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Dark Mode and webapps

Pritesh Usadadiya
Performance Engineer πŸ”₯ | agile tester | πŸ’‘ Improving Products | πŸ”¦ searching for 🐞 bugs | Love Coding in spare time πŸ’»
・1 min read

We are seeing more and more products that offer a "dark mode" feature that turns look of your webpapp Dark and text light

The question i am wondering is that, Does it work better than normal color contrast ?

I see lot of people saying that it's better for the eyes. is it ? is there any scientific study behind this ?

As a developer how do you approach this ? I mean, What things you consider before making this feature available to make sure that it works well with other elements of your app ? (i.e. In a app where users can customize apps entire theme or portion of it. like,'s profile theme)

As form the Accessibility point of view, how does it affect end users perception of an app, specially for visually impaired users for whom this can be instantly uncomfortable and hard to read.

Discussion (8)

necrotechno profile image

From an accessibility standpoint, from what I understand, it's not so much an issue of whether the background and text is dark or light as it is the contrast between the two. At a certain point, if the value of the text and background is too similar, it can make the text nearly impossible to read.

I've also heard that dark mode is a lot easier on the batteries of hand held devices.

priteshusadadiya profile image
Pritesh Usadadiya Author

it's not so much an issue of whether the background and text is dark or light as it is the contrast between the two


I've also heard that dark mode is a lot easier on the batteries of hand held devices.

Well, that's new :)

theredspy15 profile image
Hunter Drum

Due to just about every new phone having AMOLED; dark backgrounds (more so completely blacked out) are actually huge battery savers

Thread Thread
priteshusadadiya profile image
Pritesh Usadadiya Author

Thanks for the detail Hunter :)

kennydesigns profile image
Alexander Aguilar • Edited

I highly prefer dark themes over bright ones to the point that the first thing I do upon using any new site, app, etc. is to toggle it on. Personally, I find dark themes to be easier on my eyes especially when I'm staring at code all day long where else the typical bright white color gives me a headache. I also tend to browse the internet in low-light right before bed so the dark themes help me to relax. Adding on to that, I'll often avoid visiting certain sites altogether because they're too bright or I can't easily turn on the dark theme causing me to leave in frustration. Luckily for me, it seems as though dark themes or 'night modes' are becoming more common place on the web such as on YouTube or Reddit. From a user's perspective, I really appreciate being given this option even if my choices are limited to just light vs dark. As someone getting in to web development, I also appreciate it cause I think dark themes just look a whole lot cooler in addition to them being easier on my eyes.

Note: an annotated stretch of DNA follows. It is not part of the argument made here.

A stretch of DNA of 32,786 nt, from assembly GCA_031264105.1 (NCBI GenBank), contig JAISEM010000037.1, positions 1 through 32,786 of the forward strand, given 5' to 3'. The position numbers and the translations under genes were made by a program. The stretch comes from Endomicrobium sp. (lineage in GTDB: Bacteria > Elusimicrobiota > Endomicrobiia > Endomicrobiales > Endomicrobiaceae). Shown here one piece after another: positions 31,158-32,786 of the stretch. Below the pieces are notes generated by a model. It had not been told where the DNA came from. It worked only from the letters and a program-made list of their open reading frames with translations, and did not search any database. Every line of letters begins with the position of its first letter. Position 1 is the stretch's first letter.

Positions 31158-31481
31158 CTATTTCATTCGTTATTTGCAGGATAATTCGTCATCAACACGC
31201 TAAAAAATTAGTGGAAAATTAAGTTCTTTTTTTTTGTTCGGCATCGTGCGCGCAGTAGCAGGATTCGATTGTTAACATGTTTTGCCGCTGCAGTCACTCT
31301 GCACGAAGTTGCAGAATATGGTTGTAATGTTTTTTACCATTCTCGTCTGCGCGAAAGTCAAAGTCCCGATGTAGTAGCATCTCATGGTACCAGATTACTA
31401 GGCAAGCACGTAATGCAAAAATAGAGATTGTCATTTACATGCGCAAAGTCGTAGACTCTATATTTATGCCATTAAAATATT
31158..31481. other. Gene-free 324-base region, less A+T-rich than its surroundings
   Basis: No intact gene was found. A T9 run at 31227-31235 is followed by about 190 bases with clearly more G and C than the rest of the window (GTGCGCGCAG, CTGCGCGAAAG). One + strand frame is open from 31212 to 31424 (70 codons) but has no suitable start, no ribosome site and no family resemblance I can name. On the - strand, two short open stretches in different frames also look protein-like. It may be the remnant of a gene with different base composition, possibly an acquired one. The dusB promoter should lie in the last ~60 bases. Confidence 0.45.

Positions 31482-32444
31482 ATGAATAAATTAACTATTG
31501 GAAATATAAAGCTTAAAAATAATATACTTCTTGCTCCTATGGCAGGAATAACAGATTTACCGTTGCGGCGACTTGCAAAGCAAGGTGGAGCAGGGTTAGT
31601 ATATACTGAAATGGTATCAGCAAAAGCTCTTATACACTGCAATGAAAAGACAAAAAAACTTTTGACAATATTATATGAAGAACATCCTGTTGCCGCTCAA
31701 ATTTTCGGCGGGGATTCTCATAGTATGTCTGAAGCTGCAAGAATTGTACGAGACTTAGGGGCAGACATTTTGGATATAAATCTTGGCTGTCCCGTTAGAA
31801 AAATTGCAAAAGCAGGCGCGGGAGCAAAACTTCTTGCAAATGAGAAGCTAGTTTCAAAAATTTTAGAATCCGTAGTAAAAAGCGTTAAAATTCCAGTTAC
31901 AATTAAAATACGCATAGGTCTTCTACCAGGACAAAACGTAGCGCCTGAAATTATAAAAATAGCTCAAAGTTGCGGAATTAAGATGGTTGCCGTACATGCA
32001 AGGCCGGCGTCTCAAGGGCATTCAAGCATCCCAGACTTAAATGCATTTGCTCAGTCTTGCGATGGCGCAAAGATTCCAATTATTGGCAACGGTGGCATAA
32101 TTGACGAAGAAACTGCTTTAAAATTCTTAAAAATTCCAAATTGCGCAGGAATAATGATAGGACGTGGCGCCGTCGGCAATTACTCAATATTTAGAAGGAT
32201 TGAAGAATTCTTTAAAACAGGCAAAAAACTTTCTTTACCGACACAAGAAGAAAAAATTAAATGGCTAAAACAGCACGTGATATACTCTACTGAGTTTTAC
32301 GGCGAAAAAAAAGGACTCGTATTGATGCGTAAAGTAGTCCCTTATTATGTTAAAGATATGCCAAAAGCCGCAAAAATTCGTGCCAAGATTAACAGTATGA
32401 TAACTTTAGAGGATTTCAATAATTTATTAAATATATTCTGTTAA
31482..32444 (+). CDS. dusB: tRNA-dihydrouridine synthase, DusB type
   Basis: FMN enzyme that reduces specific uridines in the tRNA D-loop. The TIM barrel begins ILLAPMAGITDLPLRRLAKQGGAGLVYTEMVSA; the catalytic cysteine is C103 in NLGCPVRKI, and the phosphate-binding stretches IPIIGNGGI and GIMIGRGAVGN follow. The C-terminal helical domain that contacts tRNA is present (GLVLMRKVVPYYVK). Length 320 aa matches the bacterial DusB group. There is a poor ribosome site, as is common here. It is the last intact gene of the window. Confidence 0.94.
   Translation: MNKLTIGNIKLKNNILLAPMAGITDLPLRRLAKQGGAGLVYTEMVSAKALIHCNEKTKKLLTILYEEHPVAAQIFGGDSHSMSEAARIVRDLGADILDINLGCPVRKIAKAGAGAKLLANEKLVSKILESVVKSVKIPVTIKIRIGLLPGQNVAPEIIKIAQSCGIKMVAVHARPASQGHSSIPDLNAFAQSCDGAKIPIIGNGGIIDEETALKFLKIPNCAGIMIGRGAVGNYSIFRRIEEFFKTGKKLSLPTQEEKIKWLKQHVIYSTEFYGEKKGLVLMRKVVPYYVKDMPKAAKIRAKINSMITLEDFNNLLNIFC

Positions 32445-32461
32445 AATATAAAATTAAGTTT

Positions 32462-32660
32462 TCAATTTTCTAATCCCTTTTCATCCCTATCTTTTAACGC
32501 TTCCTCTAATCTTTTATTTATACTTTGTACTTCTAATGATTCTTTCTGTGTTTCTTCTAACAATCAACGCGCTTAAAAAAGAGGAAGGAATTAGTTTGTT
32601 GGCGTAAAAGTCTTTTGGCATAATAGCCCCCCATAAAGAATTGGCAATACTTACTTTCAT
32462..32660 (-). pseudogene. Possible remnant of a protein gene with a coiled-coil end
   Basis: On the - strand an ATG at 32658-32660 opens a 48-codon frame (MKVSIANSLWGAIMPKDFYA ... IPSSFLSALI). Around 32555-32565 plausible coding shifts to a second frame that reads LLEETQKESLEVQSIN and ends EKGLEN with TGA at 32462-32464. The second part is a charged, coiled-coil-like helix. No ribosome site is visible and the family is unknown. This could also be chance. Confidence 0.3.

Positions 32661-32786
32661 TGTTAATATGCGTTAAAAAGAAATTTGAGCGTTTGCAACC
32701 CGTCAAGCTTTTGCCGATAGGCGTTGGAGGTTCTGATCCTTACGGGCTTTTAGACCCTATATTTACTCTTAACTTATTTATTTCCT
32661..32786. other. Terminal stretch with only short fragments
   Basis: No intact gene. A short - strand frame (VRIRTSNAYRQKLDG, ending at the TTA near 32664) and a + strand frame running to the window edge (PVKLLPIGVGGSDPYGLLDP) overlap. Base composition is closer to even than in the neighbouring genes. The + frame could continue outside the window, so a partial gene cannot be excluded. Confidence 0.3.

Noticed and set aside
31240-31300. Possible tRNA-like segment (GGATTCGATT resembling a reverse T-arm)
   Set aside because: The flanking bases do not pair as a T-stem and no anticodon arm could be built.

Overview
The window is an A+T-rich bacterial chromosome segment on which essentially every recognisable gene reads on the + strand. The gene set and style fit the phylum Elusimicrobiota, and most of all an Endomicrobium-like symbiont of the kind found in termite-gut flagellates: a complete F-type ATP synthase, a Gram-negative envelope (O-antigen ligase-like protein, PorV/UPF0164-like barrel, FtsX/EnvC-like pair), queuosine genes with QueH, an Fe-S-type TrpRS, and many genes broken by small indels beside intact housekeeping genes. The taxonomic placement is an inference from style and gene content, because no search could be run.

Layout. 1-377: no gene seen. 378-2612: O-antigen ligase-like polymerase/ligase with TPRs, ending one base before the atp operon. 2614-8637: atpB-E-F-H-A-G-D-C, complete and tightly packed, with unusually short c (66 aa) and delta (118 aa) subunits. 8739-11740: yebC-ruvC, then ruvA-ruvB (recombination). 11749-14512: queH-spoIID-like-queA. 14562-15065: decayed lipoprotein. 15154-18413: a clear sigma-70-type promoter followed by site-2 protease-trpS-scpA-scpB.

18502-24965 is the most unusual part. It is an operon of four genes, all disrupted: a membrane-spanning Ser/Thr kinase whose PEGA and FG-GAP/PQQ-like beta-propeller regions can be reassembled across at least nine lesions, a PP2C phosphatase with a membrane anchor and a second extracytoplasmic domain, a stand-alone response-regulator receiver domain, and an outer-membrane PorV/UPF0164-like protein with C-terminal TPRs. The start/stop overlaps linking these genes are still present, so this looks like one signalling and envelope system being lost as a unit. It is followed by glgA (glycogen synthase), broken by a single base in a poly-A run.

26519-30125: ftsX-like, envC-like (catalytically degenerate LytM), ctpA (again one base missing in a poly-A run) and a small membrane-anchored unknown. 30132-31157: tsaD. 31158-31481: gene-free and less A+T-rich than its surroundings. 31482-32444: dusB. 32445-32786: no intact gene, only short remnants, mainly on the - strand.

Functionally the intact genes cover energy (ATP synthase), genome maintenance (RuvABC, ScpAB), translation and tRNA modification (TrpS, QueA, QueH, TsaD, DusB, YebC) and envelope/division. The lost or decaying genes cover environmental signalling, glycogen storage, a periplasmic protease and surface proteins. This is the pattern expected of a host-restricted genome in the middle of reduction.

priteshusadadiya profile image
Pritesh Usadadiya Author

good point Alexander. I too have brightness set to 60% at all times.(it's easier on the eyes πŸ‘€)

niorad profile image
Antonio Radovcic

It depends on the medium, the surroundings, and the font-weight/size.

When the contrast between your surroundings and your screen is to high, it gets uncomfortable.

White on black is better readable on projectors, especially crappy ones. With black-on-white, the white area bleeds too much into the letters. With w-o-b the letters can "shine".

Also recent studies show, that white-on-black is healthier for the eye.

Personally, I prefer white-on-black for terminals and coding, black-on-white for reading and writing, except at night or dark rooms.

priteshusadadiya profile image
Pritesh Usadadiya Author

Interesting analogy Antonio. i guess personal preference matters a lot in this regard.
I was just reading something on Graphic Design

This was a take on by Graphic Design on Stack Exchange

Most studies have shown that dark characters on a light background are superior to light characters on a dark background (when the refresh rate is fairly high). For example, Bauer and Cavonius (1980) found that participants were 26% more accurate in reading text when they read it with dark characters on a light background.

Reference: Bauer, D., & Cavonius, C., R. (1980). Improving the legibility of visual display units through contrast reversal. In E. Grandjean, E. Vigliani (Eds.), Ergonomic Aspects of Visual Display Terminals (pp. 137-142). London: Taylor & Francis

Ok, 26% improvement – but why?

People with astigmatism (aproximately 50% of the population) find it harder to read white text on black than black text on white. Part of this has to do with light levels: with a bright display (white background) the iris closes a bit more, decreasing the effect of the "deformed" lens; with a dark display (black background) the iris opens to receive more light and the deformation of the lens creates a much fuzzier focus at the eye.